- This page is about a Philippine province. For other meanings, see Rizal (disambiguation).
Rizal is a province of the Philippines located in the CALABARZON region in Luzon, just 20 kilometers east of Manila. The province was named after the country's national hero, José Rizal. Rizal's capital is Antipolo City, although the provincial capitol is located in Pasig City in Metro Manila, which was the previous capital.
|Region||CALABARZON (Region IV-A)|
|Governor||Casimiro M. Ynares, Jr.|
|Area|| 1,308.9 km²|
|Total (2000)|| 1,707,218|
Rizal is bordered by Metro Manila to the west, the province of Bulacan to the north, Quezon to the east and Laguna to the south. The province also lies on the northern shores of Laguna de Bay, the largest lake in the country.
Rizal is a mountainous province perched on the western slopes of the southern portion of the Sierra Madre mountain range. Antipolo City boasts of a wonderful view of Metro Manila and it is where Hinulugang Taktak, a waterfall popular with tourists, can be found.
People and culture
Tagalog is the main language that is spoken in this province.
National Artists like Carlos "Botong" Francisco and the noted artist Lucio D. San Pedro were the artistic gift of the Rizaleños, it is a major factor why various investible and bankable industries ranging from micro-cottage to large-scale and heavy manufacturing industries proliferate in the area.
The primary source of economy in Rizal province are the huge piggery estates owned by Manila-based families. In the northern towns, farming is the main industry, while fishing predominates in the southern towns.
In a study recently conducted by the National Statistics Coordination Board (NSCB), Rizal province came out to be the Philippines' least poor province with a poverty incidence rate of 3.4%, even lower than that of the National Capital Region or Metro Manila.
|City/Municipality|| No. of
| Pop. density|
The province of Rizal was originally composed of 26 towns. The territory began with the organization of the provinces of Tondo and La Laguna during the Spanish administration. Some of the towns like Pasig, Parañaque, Taytay and Cainta were already thriving. Tagalog settlements which carried on trade with the Chinese and Arab traders long before the Spanish conquest.
From the reports of the Encomiendas in 1582-1583, the Encomiendas of Moron (Morong) was under the jurisdiction of La Laguna and, the Encomiendas of Passi (Pasig), Taitay (Taytay) and Tagui (Taguig) belonged to the Province of Tondo. It was recorded that in 1591, the Encomiendas of Moron and Taitay were under the jurisdiction of the Franciscan Order in the Province of La Laguna; and the Encomiendas of Nabotas (Navotas), Tambobo (Malabon), Tondo, Parañaque, Longalo (Dongalo), Tagui and Pasig were under the jurisdiction of the Augustinians in the Province of Tondo.
In 1853, a new political subdivision was formed. This consisted of the towns of Antipolo, Bosoboso, Cainta and Taytay from the Province of Tondo; and the towns of Morong, Baras, Tanay, Pililla, Angono, Binangonan and Jalajala from the Province of La Laguna, with the capital at Morong. This district was later changed to Distrito Politico-Militar de Morong after four years.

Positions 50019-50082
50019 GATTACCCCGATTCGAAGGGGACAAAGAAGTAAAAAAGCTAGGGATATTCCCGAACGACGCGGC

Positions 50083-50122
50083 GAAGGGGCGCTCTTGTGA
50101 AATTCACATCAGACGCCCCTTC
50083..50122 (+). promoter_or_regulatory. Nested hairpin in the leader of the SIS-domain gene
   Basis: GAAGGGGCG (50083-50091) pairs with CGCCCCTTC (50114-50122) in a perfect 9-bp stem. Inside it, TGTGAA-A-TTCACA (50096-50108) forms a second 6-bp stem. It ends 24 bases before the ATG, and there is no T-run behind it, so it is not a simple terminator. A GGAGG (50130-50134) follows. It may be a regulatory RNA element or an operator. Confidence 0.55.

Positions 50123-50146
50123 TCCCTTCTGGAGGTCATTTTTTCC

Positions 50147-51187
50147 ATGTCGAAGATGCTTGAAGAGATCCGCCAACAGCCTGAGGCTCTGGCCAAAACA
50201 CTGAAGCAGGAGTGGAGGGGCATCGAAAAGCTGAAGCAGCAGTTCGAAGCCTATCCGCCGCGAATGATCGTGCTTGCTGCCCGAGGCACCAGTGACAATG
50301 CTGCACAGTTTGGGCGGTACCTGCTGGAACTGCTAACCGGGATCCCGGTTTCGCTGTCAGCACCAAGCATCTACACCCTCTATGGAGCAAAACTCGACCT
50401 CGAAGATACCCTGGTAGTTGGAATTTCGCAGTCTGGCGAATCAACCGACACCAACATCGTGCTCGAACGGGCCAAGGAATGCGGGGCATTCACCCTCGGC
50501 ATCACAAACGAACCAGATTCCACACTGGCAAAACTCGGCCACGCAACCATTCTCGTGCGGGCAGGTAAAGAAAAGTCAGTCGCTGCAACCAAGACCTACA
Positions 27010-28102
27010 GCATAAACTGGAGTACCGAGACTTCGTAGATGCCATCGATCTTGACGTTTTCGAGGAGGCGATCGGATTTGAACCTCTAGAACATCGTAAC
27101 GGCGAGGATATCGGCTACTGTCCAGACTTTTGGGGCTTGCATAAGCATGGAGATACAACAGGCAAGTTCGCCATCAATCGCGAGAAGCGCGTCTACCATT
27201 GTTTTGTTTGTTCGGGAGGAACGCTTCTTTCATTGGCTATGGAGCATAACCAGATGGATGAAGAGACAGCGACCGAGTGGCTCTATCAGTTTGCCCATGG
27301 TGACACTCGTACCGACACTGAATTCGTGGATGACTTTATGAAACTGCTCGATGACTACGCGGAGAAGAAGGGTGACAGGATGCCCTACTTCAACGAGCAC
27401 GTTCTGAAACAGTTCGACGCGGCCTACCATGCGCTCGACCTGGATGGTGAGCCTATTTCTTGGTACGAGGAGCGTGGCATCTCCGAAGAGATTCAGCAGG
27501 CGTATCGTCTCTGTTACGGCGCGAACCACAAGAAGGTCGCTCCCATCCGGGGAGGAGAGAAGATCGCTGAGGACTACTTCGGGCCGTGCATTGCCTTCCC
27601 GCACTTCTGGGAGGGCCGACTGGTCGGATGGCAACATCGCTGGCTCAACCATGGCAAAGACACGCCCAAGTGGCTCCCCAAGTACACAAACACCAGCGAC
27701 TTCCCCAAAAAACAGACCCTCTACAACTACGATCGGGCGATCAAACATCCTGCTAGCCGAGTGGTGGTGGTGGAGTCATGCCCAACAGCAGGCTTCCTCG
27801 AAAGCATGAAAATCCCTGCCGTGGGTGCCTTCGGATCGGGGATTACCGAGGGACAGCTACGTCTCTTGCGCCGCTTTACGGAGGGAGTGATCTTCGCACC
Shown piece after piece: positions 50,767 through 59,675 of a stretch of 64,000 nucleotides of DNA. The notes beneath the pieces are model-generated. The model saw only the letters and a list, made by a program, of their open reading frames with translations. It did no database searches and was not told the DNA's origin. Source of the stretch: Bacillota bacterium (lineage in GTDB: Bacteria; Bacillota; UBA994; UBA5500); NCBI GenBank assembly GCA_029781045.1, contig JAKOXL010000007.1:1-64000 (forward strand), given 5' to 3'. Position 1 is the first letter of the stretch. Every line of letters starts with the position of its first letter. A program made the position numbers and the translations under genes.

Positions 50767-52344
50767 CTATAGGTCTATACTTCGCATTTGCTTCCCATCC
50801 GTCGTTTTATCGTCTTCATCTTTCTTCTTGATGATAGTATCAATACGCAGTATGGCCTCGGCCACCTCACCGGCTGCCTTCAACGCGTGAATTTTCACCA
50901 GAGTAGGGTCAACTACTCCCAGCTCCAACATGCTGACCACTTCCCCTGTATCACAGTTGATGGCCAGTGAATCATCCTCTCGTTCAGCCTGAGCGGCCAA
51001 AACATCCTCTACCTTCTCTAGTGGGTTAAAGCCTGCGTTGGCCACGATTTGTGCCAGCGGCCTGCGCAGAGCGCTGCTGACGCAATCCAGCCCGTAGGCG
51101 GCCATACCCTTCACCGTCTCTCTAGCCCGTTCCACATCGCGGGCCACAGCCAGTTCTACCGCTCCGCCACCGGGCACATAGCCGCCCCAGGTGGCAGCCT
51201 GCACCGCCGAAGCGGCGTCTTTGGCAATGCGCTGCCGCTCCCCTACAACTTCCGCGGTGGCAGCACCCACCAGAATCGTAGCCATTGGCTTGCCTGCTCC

In 1860, by virtue of Circular No. 83, dated September 2, 1859, the Province of Tondo became the Province of Manila. All its towns were placed under the administration, fiscal supervision and control of the Governor of the new province.
The town of Mariquina (Marikina) became the capital of the Province of Manila during the tenure of the revolutionary government of Gen. Emilio Aguinaldo. The Province of Morong had for its capital the town of Antipolo for the period 1898-1899, and the town of Tanay for 1899-1900.
On February 6, 1901, the First Philippine Commission sought to establish civil government in the country through a provincial organization act after the Filipino-Spanish and Filipino-American conflicts.
Therefore, on June 5, 1901, a historic meeting was held at the Pasig Catholic Church for the organization of a civil government in the Provinces of Manila and Morong, with 221 delegates in attendance. The first Philippine Commission, headed by President William Howard Taft and composed of Commissioners Luke E. Wright, Henry C. Ide, Bernard Moses and Dean C. Worcester, discussed with the Assembly the issue of whether or not to write the Province of Manila with Morong Province, was not self-sufficient to operate as a separate province.
Although the delegates from Morong, Don Hilarion Raymundo and Don Jose Tupas, objected to the proposal, Delegate Don Juan Sumulong of Antipolo strongly advocated the move. After much acrimonious debate and upon the suggestion of Dr. Trinidad H. Pardo de Tavera the body agreed on the creation of a new province independent of the Province of Manila. The new province was aptly named after José Rizal, the country's national hero.
On June 11, 1901, the province of Rizal was officially and legally created by virtue of an Act No. 137 by the First Philippine Commission which during the time was acting as the unicameral legislative body in the island of Luzon.
The new province was composed of 26 municipalities, 14 from the old province of Manila (Las Piñas, Malabon, Makati, Parañaque, Mandaluyong, San Juan, Navotas, Muntinlupa, Taguig, Pateros, Pasig, Marikina, San Mateo, and Montalban (now Rodriguez)); and 12 from the Politico-Militar District of Morong, (Angono, Baras, Binangonan, Cainta, Antipolo, Cardona, Jalajala, Morong, Pilillia, Tanay, Taytay and Teresa). The seat of the provincial government is Pasig.
On November 7, 1975, by virtue of Presidential Decree No. 824, the 12 towns of Las Piñas, Parañaque, Muntinlupa, Taguig, Pateros, Makati, Mandaluyong, San Juan, Malabon, Navotas, Pasig and Marikina were incorporated into the newly formed Metro Manila Region thereby leaving the remaining 14 towns to the Province of Rizal.